Ezequiel Gioia
Ezequiel Gioia

Ezequiel Gioia

AWS - Deploying Active Directory in a few steps

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AWS - Deploying Active Directory in a few steps

Ezequiel Gioia's photo
Ezequiel Gioia
·Jul 29, 2022·

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Were you trying to deploy a Windows Active Directory (AD) in AWS? Maybe you are here because you just tried that using the CloudFormation template referred to in this AWS post (Enabling Federation to AWS Using Windows Active Directory, ADFS, and SAML 2.0), and it failed with the following error:

API: ec2:RunInstances Not authorized for images: [ami-003a480a3489b1c5c]

If you are in a hurry, below, you can find a version of this template that includes a fix and some other minor improvements like support to deploy in a non-default VPC. And please, feel free to read the rest of this post to find out what was wrong with the original template, how to fix it, and the improvements.

CloudFormation template: public-cf-templates.s3.amazonaws.com/window..

Full story

I was looking for help to have an AD working on AWS to perform a proof of concept on a Single Sign On solution based on Cognito + SAML 2.0 and + Active Directory Federation Services (ADFS). Windows administration is not my thing, so I was looking for a shortcut to start with a working Active Directory installation. In that search, I found the following post that explains how to get an AD up and running quickly; it failed.

Original post: Enabling Federation to AWS Using Windows Active Directory, ADFS, and SAML 2.0: aws.amazon.com/blogs/security/enabling-fede..

What was wrong with the original CF template?

The AMI IDs embedded in the template are outdated. The original post is from 2013, yep, nine years old. Maybe you are thinking, how can I trust an ancient post like that? Ok, you are right; you can expect this ancient blog post to point you to a broken CF template. I got that. But what happens if I tell you that the CloudFormation web console also has a link to the same broken template? Here it is:

image.png

In the case of the web console, it's using a different S3 endpoint, but it's pointing to the same template in the same bucket.

Link 1 - Found in the blog post: s3.amazonaws.com/cloudformation-templates-u..

Link 2 - Found in CloudFormation Web Console: s3-external-1.amazonaws.com/cloudformation-..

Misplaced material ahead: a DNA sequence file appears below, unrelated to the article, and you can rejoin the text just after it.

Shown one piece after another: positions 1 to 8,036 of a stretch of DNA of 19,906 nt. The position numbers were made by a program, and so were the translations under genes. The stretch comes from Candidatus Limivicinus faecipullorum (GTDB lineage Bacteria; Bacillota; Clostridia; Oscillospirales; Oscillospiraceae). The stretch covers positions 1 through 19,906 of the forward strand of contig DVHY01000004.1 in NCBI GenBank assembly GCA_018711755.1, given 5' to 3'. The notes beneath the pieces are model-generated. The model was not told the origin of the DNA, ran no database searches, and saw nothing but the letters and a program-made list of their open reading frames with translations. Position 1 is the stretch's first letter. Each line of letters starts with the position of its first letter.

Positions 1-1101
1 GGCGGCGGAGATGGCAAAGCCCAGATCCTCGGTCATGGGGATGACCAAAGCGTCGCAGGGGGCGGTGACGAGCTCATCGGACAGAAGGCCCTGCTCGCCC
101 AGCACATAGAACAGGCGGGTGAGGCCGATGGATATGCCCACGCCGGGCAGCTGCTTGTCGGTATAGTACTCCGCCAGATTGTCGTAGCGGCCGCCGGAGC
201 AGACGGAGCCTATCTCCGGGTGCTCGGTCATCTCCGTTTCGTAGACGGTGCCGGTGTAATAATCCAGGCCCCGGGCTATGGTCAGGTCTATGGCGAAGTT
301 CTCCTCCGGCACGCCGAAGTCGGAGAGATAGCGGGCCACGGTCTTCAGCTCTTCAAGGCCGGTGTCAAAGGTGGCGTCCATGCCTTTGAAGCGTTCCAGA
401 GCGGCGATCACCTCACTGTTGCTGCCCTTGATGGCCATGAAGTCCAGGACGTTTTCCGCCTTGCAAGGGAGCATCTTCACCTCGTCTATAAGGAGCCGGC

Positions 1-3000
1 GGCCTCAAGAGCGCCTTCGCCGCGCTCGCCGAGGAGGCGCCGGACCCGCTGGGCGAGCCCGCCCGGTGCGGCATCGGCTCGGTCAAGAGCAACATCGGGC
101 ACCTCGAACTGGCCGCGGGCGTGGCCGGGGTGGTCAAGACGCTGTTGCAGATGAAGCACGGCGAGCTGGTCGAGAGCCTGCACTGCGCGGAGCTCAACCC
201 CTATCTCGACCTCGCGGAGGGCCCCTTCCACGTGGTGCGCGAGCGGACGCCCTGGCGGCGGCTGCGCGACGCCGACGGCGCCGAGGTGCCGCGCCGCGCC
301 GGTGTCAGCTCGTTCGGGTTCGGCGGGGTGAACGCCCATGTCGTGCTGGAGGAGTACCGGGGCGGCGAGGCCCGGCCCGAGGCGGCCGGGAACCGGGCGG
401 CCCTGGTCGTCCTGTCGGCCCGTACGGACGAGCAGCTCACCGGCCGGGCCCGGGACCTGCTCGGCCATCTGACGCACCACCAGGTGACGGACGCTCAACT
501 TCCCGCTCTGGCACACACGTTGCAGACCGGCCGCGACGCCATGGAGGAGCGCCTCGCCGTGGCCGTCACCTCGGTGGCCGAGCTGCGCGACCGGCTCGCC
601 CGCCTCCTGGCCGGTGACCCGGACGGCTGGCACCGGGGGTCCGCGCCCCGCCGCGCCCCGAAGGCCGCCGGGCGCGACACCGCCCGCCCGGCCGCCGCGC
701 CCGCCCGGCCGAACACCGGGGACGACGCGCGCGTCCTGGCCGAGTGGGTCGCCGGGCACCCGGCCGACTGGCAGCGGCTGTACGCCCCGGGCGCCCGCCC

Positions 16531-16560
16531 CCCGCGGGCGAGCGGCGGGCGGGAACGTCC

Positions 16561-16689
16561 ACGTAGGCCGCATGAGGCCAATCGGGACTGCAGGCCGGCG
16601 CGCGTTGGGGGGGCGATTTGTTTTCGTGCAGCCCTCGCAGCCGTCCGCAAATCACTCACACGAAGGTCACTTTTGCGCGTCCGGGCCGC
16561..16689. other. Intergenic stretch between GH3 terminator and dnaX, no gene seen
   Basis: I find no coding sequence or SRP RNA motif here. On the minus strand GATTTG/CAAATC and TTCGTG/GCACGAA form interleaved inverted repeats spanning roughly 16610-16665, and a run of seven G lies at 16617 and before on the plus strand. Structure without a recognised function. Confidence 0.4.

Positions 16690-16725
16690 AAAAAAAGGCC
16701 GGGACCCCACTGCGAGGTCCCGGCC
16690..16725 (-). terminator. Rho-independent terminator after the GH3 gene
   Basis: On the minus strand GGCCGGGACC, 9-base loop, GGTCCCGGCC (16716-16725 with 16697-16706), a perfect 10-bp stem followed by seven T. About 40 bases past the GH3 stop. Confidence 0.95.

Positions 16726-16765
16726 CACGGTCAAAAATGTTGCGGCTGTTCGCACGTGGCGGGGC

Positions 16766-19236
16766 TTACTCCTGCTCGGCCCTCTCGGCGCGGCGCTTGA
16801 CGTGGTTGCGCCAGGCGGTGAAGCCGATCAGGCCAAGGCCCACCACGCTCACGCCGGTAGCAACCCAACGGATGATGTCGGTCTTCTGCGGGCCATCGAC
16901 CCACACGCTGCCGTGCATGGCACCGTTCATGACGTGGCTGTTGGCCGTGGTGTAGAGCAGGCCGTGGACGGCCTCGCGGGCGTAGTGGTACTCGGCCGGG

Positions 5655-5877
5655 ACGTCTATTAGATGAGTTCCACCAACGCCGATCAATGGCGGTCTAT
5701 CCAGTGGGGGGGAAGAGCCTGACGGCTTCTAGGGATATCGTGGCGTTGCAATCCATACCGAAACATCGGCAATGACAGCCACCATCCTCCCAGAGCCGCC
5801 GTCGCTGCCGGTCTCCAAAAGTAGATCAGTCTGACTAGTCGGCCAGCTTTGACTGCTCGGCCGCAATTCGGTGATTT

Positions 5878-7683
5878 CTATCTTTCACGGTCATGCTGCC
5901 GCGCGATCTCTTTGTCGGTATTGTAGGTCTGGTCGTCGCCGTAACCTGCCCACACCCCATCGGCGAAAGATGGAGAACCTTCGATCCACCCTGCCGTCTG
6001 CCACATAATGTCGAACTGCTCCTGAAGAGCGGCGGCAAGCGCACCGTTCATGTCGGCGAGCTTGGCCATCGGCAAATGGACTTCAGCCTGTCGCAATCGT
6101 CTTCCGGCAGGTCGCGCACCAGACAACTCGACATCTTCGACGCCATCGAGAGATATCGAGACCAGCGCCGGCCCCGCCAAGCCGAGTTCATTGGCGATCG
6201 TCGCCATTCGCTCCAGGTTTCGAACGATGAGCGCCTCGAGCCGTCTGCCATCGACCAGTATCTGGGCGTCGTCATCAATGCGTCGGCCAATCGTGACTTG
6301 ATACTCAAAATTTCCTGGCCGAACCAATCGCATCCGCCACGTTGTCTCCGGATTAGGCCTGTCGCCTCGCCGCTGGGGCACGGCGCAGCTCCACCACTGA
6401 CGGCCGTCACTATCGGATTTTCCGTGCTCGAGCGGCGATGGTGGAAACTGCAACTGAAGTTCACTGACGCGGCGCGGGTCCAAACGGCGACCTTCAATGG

How to fix it?

To fix it, you need to edit the template and add an updated AMI id. You can get the AMI ID from the EC2 launch wizard or the AWS CLI. Here is an example to list the latest Windows Server 2022 images in the North Virginia region. You can use CloudShell to run the following command:

# Listing Windows Server 2022 AMIs on the us-east-1 region: 
aws ec2 describe-images --owners amazon --filters "Name=name,Values=Windows_Server-2022*" --query 'sort_by(Images, &CreationDate)[].[ImageId, Name, Description]' --region us-east-1 --no-include-deprecated

Note: I removed the AMI mapping on my version of the template. It defaults to Windows Server 2022 English Full Base in the us-east-1 region. You can get the AMI you need by running the AWS CLI command above.

Still failing, no default VPC

I fixed the AMI ID issue, but the template is still not working. Now what? Well, a limitation that I found is that the original template only works on accounts with a default VPC. In my scenario, the VPC is shared from another account, so I don't have a default VPC.

To solve the default VPC issue, I included two new parameters in the template. These are the VPC and Subnet parameters where you can specify the network to deploy the template's resources.

Then, I faced another issue related to how the security groups are created. The original template relies on the property SourceSecurityGroupName when creating the SecurityGroupIngress rules. But that is not compatible with a non-default VPC. I replaced it with SourceSecurityGroupId.

Defining the instance type

The EC2 Instance Type parameter is no more than a preconfigured list of allowed values. This approach is vulnerable to aging as new types of instances are released, so I converted it into a string with m5.large as the default value. I believe that if you are still reading this, you are very familiar with the EC2 instance types, and you can change the parameter to any other valid value.

I hope this post has helped you get an Active Directory and un running in AWS. I'm not pretending to use this template in production, but it can be handy when testing things. Enjoy! 🙂

Other resources:

Active Directory Domain Services on the AWS Cloud - Quick Start Reference Deployment

Query for the Latest Windows AMI Using Systems Manager Parameter Store

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